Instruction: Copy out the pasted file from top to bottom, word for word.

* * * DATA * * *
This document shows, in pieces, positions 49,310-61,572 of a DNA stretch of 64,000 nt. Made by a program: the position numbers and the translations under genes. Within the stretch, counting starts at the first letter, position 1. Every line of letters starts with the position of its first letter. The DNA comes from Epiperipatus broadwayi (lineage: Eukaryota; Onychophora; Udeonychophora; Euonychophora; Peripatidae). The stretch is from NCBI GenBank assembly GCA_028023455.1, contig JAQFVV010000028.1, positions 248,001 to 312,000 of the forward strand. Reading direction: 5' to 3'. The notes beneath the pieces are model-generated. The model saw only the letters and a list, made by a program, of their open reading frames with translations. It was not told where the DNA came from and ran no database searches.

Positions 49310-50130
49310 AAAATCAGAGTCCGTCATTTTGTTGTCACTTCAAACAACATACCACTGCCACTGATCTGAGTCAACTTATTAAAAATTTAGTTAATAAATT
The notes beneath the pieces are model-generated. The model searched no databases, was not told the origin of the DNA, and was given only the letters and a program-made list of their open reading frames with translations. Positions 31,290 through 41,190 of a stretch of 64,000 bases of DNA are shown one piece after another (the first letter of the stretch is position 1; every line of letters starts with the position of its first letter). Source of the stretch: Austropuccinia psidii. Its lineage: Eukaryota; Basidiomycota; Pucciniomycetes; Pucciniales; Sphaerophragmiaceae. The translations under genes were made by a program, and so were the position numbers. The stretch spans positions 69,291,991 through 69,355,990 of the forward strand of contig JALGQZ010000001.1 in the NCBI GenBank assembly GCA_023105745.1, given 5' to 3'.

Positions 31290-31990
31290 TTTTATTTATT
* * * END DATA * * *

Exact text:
This document shows, in pieces, positions 49,310-61,572 of a DNA stretch of 64,000 nt. Made by a program: the position numbers and the translations under genes. Within the stretch, counting starts at the first letter, position 1. Every line of letters starts with the position of its first letter. The DNA comes from Epiperipatus broadwayi (lineage: Eukaryota; Onychophora; Udeonychophora; Euonychophora; Peripatidae). The stretch is from NCBI GenBank assembly GCA_028023455.1, contig JAQFVV010000028.1, positions 248,001 to 312,000 of the forward strand. Reading direction: 5' to 3'. The notes beneath the pieces are model-generated. The model saw only the letters and a list, made by a program, of their open reading frames with translations. It was not told where the DNA came from and ran no database searches.

Positions 49310-50130
49310 AAAATCAGAGTCCGTCATTTTGTTGTCACTTCAAACAACATACCACTGCCACTGATCTGAGTCAACTTATTAAAAATTTAGTTAATAAATT
The notes beneath the pieces are model-generated. The model searched no databases, was not told the origin of the DNA, and was given only the letters and a program-made list of their open reading frames with translations. Positions 31,290 through 41,190 of a stretch of 64,000 bases of DNA are shown one piece after another (the first letter of the stretch is position 1; every line of letters starts with the position of its first letter). Source of the stretch: Austropuccinia psidii. Its lineage: Eukaryota; Basidiomycota; Pucciniomycetes; Pucciniales; Sphaerophragmiaceae. The translations under genes were made by a program, and so were the position numbers. The stretch spans positions 69,291,991 through 69,355,990 of the forward strand of contig JALGQZ010000001.1 in the NCBI GenBank assembly GCA_023105745.1, given 5' to 3'.

Positions 31290-31990
31290 TTTTATTTATT